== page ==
But there is also to my feeling a consequential tangible loss of atmosphere in the concert experience. Announcing a' before the concert begins defines a particular social compact amongst the players, who voluntarily submit before our eyes (and ears) to this standard and resolve to orient their actions around it. The audience (or at least those of us who don't have perfect pitch) recognises this proclamation of a' as a call to arms or attention: we are also psyched up, "screwed to a pitch". There may indeed be conversation in the audience between the tuning-up and the epiphany of the conductor, but it is at a quieter level, shorn of boisterousness. Something has changed ľ we are in a distinct ante-chamber to the musical experience, about to enter that other world where performers and audience will unite in a Schopenhauerian communion.

I think therefore I should add a wing to my movement for the suppression of unnecessary applause, touted in an earlier piece, which would campaign for bringing back on-stage tuning. Perhaps this would also help keep the audience in order. At last week's performance of The Damnation of Faust(London Symphony Orchestra, conducted by Charles Dutoit, at the Royal Festival Hall), the orchestra came on stage already tuned. Dutoit had wisely chosen to play the whole thing straight through without an interval ľ something which this superb aural mindscape unquestionably deserves. But having a tuning onstage might have helped us with the transition from the real world (and the grim and grubby present state of the RFH) to Berlioz's lurid masterpiece. At the end of the Rakoczy March, Dutoit clearly foresaw that rogue clappers might interfere with the flow. But despite his engineering a decrescendo on the final massive chord, and holding his fist imperiously aloft as a sign more to the audience than the orchestra, a couple of dimwits couldn't resist exercising their palms. I would sentence them to at least two hours of listening to 440 Hz to learn them some discipline.

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Another thought-provoking article, thanks David.

Can I ask your sources for the 16th / 17th Century pitch variation you mention of "380 to 510 Hz"? This interests me - I've only come across references to variation between 392 and 470, though these too feel quite extreme!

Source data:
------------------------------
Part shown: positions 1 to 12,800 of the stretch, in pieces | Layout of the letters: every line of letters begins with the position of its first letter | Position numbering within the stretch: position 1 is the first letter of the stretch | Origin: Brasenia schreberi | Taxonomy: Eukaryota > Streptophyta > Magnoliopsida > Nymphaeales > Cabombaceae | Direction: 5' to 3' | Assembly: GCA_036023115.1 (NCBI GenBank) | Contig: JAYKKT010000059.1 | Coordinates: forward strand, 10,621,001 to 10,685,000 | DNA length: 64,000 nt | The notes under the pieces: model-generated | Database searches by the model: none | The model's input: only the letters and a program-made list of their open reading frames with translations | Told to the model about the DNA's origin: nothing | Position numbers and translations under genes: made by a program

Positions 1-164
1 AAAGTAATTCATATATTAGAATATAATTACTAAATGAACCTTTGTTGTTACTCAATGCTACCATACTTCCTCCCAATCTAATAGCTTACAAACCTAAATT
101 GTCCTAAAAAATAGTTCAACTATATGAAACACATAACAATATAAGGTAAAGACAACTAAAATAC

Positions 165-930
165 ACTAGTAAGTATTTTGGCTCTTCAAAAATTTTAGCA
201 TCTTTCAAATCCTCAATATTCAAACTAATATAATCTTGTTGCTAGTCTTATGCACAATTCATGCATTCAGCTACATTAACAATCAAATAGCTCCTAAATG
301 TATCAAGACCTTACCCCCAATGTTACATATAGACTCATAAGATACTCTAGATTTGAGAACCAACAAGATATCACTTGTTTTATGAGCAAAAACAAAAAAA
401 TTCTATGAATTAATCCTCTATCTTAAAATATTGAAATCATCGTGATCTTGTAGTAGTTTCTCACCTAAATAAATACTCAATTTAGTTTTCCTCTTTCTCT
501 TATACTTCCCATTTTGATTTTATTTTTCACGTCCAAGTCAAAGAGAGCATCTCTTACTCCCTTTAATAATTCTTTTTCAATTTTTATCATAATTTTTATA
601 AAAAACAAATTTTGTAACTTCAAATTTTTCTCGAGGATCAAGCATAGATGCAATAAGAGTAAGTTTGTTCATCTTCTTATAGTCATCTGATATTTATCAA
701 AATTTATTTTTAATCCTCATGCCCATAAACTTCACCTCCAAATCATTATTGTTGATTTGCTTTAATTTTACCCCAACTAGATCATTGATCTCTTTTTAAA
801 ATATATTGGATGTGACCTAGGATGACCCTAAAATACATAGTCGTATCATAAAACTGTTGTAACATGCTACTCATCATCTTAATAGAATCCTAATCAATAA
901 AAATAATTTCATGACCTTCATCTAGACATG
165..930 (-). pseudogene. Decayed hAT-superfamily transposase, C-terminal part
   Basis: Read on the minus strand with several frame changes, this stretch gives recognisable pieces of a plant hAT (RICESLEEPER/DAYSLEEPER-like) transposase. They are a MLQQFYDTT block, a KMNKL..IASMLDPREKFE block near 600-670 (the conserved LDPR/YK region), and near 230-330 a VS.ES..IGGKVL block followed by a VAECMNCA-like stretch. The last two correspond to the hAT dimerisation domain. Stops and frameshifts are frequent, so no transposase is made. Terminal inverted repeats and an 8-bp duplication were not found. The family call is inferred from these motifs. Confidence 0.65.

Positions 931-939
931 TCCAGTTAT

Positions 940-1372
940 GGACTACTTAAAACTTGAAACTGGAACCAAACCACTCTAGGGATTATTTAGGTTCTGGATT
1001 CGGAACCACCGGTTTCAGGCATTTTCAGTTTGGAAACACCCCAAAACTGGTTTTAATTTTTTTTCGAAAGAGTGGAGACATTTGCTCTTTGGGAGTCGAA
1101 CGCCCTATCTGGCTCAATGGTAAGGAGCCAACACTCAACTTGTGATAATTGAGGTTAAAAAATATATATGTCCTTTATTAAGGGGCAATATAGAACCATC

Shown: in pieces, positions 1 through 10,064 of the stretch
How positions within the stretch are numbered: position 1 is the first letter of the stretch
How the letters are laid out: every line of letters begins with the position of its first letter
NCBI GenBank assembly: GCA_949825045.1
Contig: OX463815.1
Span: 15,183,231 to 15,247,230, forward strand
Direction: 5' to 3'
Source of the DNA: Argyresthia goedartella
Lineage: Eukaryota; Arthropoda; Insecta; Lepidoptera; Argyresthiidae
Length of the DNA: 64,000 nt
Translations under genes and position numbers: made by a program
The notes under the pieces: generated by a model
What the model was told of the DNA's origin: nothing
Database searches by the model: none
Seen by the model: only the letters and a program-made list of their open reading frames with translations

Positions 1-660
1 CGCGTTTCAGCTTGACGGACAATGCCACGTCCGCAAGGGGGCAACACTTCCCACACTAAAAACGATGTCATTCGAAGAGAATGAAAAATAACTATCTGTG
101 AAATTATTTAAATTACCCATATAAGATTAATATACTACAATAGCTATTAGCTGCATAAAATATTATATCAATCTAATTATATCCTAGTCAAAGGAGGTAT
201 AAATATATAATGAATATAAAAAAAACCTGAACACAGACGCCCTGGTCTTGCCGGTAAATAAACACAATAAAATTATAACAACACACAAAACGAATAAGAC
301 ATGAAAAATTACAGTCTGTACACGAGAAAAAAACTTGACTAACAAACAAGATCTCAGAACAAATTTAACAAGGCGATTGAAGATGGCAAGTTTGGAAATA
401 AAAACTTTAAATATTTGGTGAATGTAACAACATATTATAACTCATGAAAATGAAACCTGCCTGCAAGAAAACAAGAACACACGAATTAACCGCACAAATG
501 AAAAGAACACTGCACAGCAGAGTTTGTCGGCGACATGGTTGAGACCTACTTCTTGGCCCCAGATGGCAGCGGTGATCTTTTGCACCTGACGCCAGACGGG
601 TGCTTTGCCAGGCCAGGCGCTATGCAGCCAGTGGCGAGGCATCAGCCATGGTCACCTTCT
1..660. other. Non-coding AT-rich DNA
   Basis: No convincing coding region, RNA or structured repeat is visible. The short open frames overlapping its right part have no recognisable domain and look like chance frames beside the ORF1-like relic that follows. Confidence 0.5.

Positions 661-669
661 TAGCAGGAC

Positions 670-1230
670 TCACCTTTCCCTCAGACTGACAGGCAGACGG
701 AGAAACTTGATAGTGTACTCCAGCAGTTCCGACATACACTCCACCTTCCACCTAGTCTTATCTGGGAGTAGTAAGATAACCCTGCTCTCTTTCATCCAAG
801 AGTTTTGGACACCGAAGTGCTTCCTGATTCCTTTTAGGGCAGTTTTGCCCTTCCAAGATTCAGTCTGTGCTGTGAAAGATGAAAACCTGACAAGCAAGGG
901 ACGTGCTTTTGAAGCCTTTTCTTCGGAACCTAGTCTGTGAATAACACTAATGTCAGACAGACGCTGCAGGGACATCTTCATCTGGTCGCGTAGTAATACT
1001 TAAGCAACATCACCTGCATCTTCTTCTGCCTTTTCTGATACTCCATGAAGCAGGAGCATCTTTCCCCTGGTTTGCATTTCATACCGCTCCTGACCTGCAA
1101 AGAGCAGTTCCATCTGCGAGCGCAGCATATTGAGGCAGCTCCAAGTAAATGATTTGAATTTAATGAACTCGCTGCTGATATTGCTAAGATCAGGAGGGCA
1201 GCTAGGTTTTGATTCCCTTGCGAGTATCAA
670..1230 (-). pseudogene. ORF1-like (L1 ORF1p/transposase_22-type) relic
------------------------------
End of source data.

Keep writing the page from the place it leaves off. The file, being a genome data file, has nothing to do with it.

You mention French singers having difficulty in London, and indeed the Opera in Paris was not only low in comparison to England, it was low c/w other local establishments (at a=404). Northern Italy indulged a little in very high pitch from the early 17th Century (a=465-70), while suprisingly church pitch in Rome was about a=392 until Corelli!!

Of course, people did transpose often - even string players were supposedly quite used to it, and organists then, as now, I'm sure, would have transposed at sight without thinking anything of it. Not only the organists - but I read the other day of organ pipes in some places being replaced with some at a lower pitch (Dresden at the end of the C17th, for example, replaced their cornett with lower pitched French reeds).

Church pitch was invariably different to Chamber pitch throughout Renaissance & Baroque times. Chamber pitch seemed to settle generally to around a=405 - 410 I think - now, of course, we tend to play at a=415 for "period performances" of baroque music, really because it is a conveinient semi-tone lower than standard a=440, and thus not too difficult for our ears to handle. Church pitch was higher than Chamber pitch - one source (I can't remember who now) of the time wrote that this was becuase organ builders thought they could make extra profit by raising the pitch - which required shorter pipes and therefore less materials to make them "use less tin"!

As an aside, I should mention for those sceptics of "period performance" - those who ask "does the pitch really make a difference?" - yes it does, hugely, and much mroe than you would imagine. Period style of playing is important too, but pitch can have a dramatic effect. Here's an example for you: take the hymn tune "Schumucke Dich". In one version of A&M if is printed in Eb major, in another in D major. The two keys are only a semitone apart (the difference between performed pitches these days 'baroque' and 'modern'). The two versions are remarkably different. The D major version is upbeat, slightly jaunty... whilst in Eb the tune is gentle, soulful and reflective...

Although a=440 these days as a standard, note that some orchestras are beginning to use a=442 - it is just slightly brighter than a=440! Enough areas / ensembles are doing this to make it worthwhile for instrument makers to be making oboes whose natural pitch is a=442... and so the change continues!